Author Spotlight: Joanna Ho



January 1, 2021

We are thrilled to feature author Joanna Ho and her debut picture book, EYES THAT KISS IN THE CORNERS illustrated by Dung Ho (HarperCollins Jan. 5, 2021). Enter to win a copy!




Tell us about yourself and how you came to write for children.

 

I am educator who has worn many different hats in the profession. I started as a high school English teacher, and I've been a Dean of Students, an (alternative to prison) school designer, a professional development creator, and am currently the vice principal of a high school in the Bay Area. I became an educator because I had a strong desire to disrupt systems of oppression and to empower students who have historically been marginalized. I began writing for children for the same reasons. A few months after my son was born, I was looking for inclusive Christmas books and had a really difficult time finding them.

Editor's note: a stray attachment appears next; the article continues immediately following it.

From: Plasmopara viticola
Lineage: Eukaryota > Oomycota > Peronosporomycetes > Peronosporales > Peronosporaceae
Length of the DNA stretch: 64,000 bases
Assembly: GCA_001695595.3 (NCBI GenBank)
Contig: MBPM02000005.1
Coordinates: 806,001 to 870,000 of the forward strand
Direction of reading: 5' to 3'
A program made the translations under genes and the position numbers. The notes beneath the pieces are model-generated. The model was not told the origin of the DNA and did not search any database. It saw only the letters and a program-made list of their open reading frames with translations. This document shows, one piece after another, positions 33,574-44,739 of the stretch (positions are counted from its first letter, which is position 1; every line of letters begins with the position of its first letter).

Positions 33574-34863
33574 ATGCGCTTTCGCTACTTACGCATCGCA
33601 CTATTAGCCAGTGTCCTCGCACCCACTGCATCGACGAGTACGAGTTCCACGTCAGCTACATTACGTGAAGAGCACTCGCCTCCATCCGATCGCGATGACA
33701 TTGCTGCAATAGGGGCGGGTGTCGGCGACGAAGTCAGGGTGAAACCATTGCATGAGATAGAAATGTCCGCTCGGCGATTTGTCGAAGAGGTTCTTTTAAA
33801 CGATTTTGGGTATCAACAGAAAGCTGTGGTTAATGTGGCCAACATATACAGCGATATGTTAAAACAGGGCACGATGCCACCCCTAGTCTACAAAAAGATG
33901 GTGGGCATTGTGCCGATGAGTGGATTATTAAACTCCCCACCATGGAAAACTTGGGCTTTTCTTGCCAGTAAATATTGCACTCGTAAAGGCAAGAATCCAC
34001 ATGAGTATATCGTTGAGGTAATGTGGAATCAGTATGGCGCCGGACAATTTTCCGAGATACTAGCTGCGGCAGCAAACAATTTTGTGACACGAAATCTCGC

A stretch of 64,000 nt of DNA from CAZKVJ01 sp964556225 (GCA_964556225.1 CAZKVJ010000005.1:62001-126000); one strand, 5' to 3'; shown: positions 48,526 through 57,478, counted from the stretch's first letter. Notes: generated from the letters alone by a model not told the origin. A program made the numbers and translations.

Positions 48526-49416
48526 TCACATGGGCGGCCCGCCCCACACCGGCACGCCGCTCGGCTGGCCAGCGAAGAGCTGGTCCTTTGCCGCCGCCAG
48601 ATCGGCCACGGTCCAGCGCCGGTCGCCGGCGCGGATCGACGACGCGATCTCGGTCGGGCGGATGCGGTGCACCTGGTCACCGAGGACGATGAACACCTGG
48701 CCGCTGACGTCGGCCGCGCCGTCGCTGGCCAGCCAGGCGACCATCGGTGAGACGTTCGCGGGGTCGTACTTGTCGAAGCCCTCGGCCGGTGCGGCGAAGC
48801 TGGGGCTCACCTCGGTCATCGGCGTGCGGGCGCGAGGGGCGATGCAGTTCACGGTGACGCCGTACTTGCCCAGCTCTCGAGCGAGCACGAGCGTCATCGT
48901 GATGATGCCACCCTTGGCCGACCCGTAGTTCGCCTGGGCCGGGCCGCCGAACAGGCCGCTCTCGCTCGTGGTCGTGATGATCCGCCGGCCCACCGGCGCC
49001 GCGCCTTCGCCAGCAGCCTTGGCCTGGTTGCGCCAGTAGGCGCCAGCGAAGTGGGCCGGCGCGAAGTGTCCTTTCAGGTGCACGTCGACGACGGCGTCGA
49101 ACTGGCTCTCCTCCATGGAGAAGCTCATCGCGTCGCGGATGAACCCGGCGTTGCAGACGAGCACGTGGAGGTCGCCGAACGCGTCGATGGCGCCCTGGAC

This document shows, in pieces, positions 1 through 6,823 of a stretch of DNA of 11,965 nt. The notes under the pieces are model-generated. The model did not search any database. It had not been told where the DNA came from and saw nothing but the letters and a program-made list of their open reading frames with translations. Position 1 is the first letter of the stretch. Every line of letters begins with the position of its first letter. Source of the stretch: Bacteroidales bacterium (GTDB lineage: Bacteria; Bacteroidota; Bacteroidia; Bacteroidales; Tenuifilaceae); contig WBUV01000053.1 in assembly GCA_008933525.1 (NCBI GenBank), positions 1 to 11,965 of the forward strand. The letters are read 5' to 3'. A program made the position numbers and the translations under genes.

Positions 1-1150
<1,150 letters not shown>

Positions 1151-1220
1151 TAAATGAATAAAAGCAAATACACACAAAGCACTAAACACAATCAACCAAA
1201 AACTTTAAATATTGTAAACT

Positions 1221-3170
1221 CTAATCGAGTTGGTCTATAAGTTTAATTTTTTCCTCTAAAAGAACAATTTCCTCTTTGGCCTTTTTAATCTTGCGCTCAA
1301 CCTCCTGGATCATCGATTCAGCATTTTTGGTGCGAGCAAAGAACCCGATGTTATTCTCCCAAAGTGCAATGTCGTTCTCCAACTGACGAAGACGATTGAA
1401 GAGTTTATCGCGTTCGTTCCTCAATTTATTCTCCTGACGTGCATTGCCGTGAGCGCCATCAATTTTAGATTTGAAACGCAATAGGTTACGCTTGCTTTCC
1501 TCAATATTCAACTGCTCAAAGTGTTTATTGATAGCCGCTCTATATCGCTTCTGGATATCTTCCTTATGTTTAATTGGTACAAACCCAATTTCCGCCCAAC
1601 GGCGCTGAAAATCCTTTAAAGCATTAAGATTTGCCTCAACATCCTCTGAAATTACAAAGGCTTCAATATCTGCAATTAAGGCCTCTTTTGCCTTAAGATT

This inspired me to learn more about children's publishing and catalyzed my commitment to telling stories as another way to empower, resist and disrupt. I'm so grateful for the kidlit community as it has some of the most vocal, nuanced conversations around racism, inequity and social justice. I learn so much from being in this space!


Photo: Michele Sterling



Congrats on your debut picture book, EYES THAT KISS IN THE CORNERS! Tell us about the book and what inspired you.


Growing up, I used to wish for differently shaped eyes. I remember standing in front of the mirror and pulling up my eyelids to see what I would look like if my eyes were bigger. I envied girls with big eyes and long lashes, thinking I need those things to be beautiful. Every image of beauty, every animated movie, ads in the media featured someone who looked totally different than me.